Tuesday, December 22, 2009

Scraps....

"This Holiday Doesn't Mean Anything Anymore"

There is something beautiful about thinking about the body as an organic part of the world--an organism. In this context I mean to emphasize the ways in which the body has its cycles, like a weather pattern, almost. And, like the weather, especially here in Chicago, this shit can turn on the drop of a dime. Sunny and mild, now windy and overcast--my psychology as meteorology.

I'm tired now,
of trying to figure out how,
Sometime next week
it will come to me
Will it be too late?

Sometimes skies defy words
and it's all I can do to stare
I imagine you're in there
Somewhere
Always a sunset
---

"That's the Way We Get Down (or: On Artistry as a Way of Life)"

For Nietzsche modern man is sick, sick of himself--man makes himself sick, and is sick of being who he is, doing what he does. This condition, "ressentiment"--French for "resentment," but with clear illustrative power of "re-sediment," "re-sentiment"--is a turning back-upon, a doubling over, a re-coil, a bent-double in pain. For Nietzsche the "soul" or "conscience" is born of this process of turning emotion back onto the self, of inflicting pain onto one's own body rather than letting those emotions or passions flow out into the world. (For Freud, the "soul" is the super-ego, the "judge, jury, and executioner" of the Freudian psyche.) Nietzsche, as much as Freud, sees this "soul" or "conscience" as the advent of "humanity," the "moment" (which is never a single moment, and is itself anachronistic, resisting linear models of time) when, as Nietzsche writes, Nature gives herself the paradoxical task of breeding an animal with the right to make promises. Nietzsche's whole genealogy of morals is to show how the birth of the soul in and of itself is not a good or bad thing. Rather, how the soul functions is important for Nietzsche--what and how it does, and why: these questions are more important for Nietzsche than the simple fact of the soul.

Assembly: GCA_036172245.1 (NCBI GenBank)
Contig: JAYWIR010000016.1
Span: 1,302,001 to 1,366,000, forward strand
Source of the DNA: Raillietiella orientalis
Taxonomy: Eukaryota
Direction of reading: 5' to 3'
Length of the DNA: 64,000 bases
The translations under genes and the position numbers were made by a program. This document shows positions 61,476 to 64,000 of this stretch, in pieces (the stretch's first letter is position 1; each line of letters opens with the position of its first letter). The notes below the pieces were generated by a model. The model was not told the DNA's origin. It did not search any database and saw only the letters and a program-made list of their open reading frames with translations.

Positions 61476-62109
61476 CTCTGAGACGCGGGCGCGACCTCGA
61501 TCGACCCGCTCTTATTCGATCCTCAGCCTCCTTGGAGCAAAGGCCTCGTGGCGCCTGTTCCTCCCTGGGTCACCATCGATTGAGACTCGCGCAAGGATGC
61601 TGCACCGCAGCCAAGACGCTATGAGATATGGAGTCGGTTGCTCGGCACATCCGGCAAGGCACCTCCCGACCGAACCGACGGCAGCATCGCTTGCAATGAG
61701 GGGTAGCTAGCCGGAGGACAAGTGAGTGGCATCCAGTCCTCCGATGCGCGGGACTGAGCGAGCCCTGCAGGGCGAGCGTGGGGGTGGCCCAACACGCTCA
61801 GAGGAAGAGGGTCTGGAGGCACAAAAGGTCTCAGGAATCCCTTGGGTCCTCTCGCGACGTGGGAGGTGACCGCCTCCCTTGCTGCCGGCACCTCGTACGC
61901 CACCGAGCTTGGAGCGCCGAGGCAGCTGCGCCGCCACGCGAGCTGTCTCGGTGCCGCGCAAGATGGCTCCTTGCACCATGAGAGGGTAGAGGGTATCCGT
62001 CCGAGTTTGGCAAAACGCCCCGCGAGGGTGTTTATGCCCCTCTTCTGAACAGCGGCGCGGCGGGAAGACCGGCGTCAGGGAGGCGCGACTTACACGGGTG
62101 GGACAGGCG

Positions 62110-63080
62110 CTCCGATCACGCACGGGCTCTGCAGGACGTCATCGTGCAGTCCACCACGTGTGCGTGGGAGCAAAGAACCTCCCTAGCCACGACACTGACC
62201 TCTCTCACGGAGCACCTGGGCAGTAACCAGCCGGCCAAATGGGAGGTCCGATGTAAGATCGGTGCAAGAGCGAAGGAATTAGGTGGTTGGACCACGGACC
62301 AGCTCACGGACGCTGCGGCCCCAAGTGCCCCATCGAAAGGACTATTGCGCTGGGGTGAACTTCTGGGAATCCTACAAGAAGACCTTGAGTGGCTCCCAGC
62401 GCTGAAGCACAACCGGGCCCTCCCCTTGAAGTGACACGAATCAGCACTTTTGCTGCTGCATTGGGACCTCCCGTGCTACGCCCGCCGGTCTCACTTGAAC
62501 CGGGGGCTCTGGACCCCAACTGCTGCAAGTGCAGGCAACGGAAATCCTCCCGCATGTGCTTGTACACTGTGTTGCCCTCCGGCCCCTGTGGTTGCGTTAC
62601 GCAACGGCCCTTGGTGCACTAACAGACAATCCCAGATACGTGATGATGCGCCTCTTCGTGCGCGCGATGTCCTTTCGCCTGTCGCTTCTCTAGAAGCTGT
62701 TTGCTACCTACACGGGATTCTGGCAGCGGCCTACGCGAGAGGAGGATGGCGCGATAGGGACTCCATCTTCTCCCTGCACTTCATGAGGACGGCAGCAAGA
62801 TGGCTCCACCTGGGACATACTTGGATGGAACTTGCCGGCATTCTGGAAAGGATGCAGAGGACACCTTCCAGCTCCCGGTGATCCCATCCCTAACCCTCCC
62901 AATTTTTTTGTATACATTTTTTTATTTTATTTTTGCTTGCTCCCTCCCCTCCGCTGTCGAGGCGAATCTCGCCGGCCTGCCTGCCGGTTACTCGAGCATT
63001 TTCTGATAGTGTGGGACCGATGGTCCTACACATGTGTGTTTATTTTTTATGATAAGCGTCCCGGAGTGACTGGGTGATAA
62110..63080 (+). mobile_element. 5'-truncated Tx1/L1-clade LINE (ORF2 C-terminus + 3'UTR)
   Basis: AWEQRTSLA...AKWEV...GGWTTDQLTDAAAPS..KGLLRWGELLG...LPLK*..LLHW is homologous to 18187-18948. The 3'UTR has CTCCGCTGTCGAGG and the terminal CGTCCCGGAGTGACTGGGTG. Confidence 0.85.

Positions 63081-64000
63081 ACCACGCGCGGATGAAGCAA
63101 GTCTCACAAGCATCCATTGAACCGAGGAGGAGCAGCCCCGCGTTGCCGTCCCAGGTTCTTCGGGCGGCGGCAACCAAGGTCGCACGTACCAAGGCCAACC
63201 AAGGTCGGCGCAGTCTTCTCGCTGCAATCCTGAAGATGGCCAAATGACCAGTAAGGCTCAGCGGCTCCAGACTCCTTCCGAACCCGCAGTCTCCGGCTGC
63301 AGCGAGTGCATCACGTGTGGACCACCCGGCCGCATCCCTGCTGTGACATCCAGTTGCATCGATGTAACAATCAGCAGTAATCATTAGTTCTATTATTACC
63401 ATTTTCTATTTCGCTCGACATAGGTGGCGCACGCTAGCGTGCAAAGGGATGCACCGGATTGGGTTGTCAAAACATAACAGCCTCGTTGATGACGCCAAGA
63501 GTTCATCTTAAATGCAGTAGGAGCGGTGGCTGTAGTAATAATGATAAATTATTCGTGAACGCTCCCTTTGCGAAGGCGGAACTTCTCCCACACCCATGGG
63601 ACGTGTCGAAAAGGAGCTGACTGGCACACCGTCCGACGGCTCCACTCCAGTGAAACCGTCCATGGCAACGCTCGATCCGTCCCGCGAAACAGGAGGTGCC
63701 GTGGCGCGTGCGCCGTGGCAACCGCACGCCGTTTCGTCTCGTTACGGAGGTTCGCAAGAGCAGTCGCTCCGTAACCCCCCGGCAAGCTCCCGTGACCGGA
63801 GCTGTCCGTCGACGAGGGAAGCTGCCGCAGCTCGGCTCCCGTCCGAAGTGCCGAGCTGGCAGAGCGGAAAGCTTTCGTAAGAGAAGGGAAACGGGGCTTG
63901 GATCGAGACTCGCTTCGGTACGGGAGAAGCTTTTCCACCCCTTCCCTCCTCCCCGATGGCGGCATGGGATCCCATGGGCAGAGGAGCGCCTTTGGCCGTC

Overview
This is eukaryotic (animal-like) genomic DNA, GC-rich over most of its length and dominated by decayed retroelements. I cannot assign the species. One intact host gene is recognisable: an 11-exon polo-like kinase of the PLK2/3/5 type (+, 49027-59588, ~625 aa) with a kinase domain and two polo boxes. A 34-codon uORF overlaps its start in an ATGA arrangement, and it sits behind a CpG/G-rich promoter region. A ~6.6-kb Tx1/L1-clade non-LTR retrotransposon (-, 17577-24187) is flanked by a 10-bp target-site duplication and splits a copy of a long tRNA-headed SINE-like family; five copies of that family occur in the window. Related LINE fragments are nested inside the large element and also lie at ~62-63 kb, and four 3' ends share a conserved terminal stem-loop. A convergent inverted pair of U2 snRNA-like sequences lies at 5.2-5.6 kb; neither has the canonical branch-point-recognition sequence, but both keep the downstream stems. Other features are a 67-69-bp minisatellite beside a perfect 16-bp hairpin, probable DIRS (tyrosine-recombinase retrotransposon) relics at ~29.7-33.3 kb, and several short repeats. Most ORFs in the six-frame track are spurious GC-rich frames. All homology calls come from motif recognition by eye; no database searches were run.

Part of the problem Nietzsche identifies is that we come to understand ourselves late in life, after we already have a conceptual understanding of "I," of "self." The problem is simply that this is an "I" that was formed by forces, influences, and agents totally other than "I," but which now are inseperable from "I." Social constructivism is an interpretive lens that asserts the pervasive effects of culture on our lives--that we cannot understand ourselves outside of any given context, precisely because we are always already in a certain context. Nietzsche recognizes this phenomenon, and indeed is one of the first in the West to give it full articulation. As he understands the problem of modern man, man sick of himself, the context is seen to be total, as an unchanging, unchangeable _fact_ of reality. Thus, Christianity, for Nietzsche, is a religion (as almost all are) that gives a "reason" for suffering, for the violent re-doubling-back-on of re-sentiment (ressentiment): the priest says: the world is evil, and the body is fallen, impure, corrupt. Nothing can change this metaphysical fact of the world and only death and the afterlife promise happiness or "purity".

This kind of thinking, and the kind of life that lives this way, is only possible because of an act of will. Nietzsche writes, people would rather will nothingness, rather than not will at all. The important move Nietzsche calls attention to, however, is the denial of any act of will: modern man is sick of himself, but denies that he makes himself sick--this responsibility is projected onto the world and the body. For Nietzsche, modern man looks at himself and says, "It happened thus..." as if there were some sort of mechanistic necessity to the way the world unfolds. By contrast, the over-man, the man who tries to get "over" man, declares: I willed it thus!

Of course, this is a lie. But a necessary lie--a true fiction. It allows life to go on... the illusion of mastery, of some sort.

---

"The Queer Thing Is... (or: "To Fail to Represent Your Life As You Know It...[Is] To Create")